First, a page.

October 15 Deadline for Taking Advantage of Tangible Property Regulatory Changes is Fast Approaching
Among the most important changes made to the tangible property regulations is the ability to retroactively adopt the benefits that they offer. If you are not familiar with these changes, they provide the opportunity for business owners to write off those expenses that you have capitalized in previous years as long as they have not exceeded the three-year statute of limitations. Where in previous years capital expenses have needed to be depreciated over a period of either 29 ½ or 31 ½ years, under the new regulations these expenses are fully deductible in the year that the expense took place. So if you replaced a roof on a rental property at a cost of $6,000 in the year 2012 and had been taking small deductions each year, you are now able to notify the government that you wish to retroactively adopt the new regulations and can expense any costs that remain undepreciated as an expense on your 2014 tax return. However, in order to take advantage of this opportunity, you must do so no later than October 15th, which is fast approaching.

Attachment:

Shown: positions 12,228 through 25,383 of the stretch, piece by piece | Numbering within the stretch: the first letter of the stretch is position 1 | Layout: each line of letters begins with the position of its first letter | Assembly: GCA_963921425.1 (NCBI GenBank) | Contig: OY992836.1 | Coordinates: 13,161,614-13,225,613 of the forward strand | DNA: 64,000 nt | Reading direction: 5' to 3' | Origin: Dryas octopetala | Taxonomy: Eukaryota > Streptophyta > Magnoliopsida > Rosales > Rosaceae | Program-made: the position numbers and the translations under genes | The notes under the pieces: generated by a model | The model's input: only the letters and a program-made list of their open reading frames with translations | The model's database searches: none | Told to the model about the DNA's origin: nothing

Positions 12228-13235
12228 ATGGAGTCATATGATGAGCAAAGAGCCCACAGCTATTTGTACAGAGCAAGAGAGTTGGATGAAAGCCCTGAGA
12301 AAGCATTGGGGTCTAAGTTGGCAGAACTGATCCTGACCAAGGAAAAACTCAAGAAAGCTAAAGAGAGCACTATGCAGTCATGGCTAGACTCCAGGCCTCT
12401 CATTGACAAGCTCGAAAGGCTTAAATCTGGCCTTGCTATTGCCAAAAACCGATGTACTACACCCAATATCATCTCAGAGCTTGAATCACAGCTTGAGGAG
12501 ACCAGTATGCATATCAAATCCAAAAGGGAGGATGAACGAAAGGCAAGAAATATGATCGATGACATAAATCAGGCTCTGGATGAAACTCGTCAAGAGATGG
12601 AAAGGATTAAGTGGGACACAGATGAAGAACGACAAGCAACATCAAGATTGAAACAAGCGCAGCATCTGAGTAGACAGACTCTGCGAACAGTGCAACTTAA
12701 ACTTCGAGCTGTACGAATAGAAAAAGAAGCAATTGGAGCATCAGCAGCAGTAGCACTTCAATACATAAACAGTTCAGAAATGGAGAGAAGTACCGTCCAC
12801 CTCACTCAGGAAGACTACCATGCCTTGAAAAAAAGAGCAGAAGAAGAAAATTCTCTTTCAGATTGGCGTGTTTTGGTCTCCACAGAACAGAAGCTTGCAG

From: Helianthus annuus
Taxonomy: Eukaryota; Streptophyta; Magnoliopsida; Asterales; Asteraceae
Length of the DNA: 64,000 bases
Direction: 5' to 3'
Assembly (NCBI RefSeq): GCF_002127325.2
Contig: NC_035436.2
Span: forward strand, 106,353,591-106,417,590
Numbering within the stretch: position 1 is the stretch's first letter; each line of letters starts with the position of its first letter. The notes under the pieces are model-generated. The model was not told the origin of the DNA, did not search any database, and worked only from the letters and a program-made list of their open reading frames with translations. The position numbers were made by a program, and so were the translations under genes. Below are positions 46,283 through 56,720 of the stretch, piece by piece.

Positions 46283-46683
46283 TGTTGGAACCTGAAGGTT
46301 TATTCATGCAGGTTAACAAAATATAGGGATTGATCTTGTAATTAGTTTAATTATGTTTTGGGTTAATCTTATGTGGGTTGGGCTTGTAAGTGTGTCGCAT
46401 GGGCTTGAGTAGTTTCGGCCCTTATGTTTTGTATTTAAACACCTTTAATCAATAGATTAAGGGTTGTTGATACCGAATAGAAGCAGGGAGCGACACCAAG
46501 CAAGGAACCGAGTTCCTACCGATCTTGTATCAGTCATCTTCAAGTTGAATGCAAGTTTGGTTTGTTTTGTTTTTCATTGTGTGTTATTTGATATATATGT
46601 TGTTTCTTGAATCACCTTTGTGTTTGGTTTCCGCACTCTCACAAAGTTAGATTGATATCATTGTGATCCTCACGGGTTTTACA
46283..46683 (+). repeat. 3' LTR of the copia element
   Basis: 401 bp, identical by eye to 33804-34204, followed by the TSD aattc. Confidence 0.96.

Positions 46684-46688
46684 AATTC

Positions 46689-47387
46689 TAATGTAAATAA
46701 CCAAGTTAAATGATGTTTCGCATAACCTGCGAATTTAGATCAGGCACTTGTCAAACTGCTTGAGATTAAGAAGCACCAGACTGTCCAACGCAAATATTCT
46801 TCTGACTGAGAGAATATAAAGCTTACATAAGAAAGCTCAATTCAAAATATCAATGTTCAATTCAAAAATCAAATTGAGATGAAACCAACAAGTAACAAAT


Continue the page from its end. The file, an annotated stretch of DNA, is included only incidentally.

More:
There are a number of advantages offered by the new regulations. In addition to being able to write off an entire expense, you can also take a partial disposition. To understand this benefit, let’s look at the previous example of having replaced the roof. If instead of replacing the entire roof you had only needed to replace a portion of the existing roof, in previous years you were required to depreciate the remaining undepreciated value of the replaced roof along with the rest of the building and the part of the roof that was not replaced. Now, however, you are able to count the undepreciated value of the existing roof along with the portion that was replace as a fully deductible expense in the year that the partial repair took place.
These new regulations are applicable to all types of tangible business assets, but in order to take advantage of them retroactively for expenses within the last three years, it is necessary to take affirmative action by the extended deadline for 2014 taxes, which is October 15th. Failure to do so simply prevents you from taking advantage of the change retroactively – you will automatically default to the new rules going forward.
Those who wish to take advantage of the new regulations retroactively can do so by filing a completed IRS Form 3115 and attaching it to your 2014 tax return if you have not previously filed, or an amended 2014 tax return if you have.